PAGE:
By BRADEN LAMMERS
The Clark County Commissioners adopted two ordinances at Thursday’s meeting to fall in line with state legislation.
Both ordinances establish policies preventing nepotism in county government.
The first ordinance passed requires a disclosure of the contracts that the county may enter into with a relative. However, the scope of who the ordinance pertains to — which follows the state law — is fairly narrow.
The ordinance 24-2012 limits elected officials, which are defined as the Clark County Commissioners and Clark County Council, in dealing with relatives. Relative are defined as direct relations, spouses and in-laws. The ordinance limits the county from entering into a contract with a relative unless a disclosure form is filed.
“If later on you decide you want it to be more stringent, you can do that, but this would be a policy that would bring you in compliance with the state law,” said Commissioners Attorney Greg Fifer.
The second ordinance directly related to nepotism within county government.
“You as commissioners and council members can’t supervise, in a direct line of supervision, a relative,” Fifer said.
Again, the law follows along with the state requirements and there are no currently no conflicts in existence that would affect employees or an elected official, Fifer said.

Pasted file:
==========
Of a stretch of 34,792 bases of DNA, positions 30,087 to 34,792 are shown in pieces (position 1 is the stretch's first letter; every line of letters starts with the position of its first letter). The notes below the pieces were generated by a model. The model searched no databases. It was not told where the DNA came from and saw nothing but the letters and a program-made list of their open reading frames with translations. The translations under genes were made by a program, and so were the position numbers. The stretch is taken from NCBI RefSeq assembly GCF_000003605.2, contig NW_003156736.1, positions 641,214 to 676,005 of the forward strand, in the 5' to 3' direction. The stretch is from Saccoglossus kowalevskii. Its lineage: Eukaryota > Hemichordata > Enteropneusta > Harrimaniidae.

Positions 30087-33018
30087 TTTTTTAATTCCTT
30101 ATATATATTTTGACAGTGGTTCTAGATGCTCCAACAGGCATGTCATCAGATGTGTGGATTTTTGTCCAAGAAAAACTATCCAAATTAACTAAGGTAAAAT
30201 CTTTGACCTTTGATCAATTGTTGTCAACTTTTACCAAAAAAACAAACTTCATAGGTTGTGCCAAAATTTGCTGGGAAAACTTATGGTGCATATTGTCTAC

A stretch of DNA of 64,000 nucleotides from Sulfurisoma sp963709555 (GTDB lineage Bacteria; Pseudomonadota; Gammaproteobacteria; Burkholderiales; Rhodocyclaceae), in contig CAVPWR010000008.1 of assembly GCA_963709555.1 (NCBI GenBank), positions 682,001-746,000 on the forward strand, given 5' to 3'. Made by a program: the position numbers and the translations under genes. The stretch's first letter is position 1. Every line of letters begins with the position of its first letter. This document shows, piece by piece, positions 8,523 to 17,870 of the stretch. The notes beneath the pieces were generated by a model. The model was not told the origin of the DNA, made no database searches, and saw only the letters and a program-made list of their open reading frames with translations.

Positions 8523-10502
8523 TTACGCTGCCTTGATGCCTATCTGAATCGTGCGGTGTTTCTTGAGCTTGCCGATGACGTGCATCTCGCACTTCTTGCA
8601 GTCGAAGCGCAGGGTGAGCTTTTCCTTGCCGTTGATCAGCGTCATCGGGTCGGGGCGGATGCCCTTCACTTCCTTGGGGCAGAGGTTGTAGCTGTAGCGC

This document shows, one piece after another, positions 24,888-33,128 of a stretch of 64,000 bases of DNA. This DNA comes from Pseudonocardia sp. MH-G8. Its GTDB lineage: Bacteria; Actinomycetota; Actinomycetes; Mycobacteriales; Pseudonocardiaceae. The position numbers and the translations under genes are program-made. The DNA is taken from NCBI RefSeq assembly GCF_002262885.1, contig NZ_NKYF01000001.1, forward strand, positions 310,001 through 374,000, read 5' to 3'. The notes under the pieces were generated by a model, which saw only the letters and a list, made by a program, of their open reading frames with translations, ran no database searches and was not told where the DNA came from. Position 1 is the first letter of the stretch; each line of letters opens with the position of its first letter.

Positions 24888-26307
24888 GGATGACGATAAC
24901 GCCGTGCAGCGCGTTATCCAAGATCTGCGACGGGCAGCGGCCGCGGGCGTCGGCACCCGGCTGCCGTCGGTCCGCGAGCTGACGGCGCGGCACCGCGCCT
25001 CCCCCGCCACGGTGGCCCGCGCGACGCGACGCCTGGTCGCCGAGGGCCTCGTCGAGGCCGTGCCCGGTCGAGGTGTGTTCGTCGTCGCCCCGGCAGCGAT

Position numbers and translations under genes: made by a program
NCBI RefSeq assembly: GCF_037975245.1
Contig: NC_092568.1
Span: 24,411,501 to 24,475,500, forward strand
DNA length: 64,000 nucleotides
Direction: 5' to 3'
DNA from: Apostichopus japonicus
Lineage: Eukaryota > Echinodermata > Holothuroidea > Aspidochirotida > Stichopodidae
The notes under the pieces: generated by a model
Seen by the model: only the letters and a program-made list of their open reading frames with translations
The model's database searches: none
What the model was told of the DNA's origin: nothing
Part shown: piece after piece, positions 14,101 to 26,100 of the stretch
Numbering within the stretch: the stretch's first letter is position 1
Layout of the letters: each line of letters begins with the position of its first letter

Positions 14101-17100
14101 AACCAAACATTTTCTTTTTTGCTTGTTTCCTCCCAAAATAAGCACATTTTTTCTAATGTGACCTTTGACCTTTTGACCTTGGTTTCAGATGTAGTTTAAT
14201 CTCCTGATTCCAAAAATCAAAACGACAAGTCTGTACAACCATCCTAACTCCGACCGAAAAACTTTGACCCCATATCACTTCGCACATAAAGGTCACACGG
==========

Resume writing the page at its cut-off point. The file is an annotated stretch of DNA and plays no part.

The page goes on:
Both ordinances go into effect July 1.
Invoices for the Natural Resource Conservation Service Grant for stream cleanup in the areas affected by the March 2 tornadoes were unanimously approved by the commissioners. The grant helped pay for the cleanup of debris out of streams clogged as a result of the March tornadoes.
“This is, essentially, to collect our money from NRCS and get our contractor paid,” said Commissioner Les Young.
Jill Oca, a certified public accountant and consultant for the county, said the county has received the final invoices for cleanup. She estimated the cost for the cleanup for the streams totaled $825,000. In addition, cleanup costs submitted to the Federal Emergency Management Agency totaled more than $1.5 million.
Young said some of the cleanup costs have already been paid, as the county is responsible for coming up with a 25 percent match in funding. Oca said there is an estimated $300,000 worth of work yet to be completed for more permanent repairs, including road fixes. That work will take place within the next 18 months, she said. Including the anticipated costs for permanent work, the county’s total is expected to be nearly $675,000.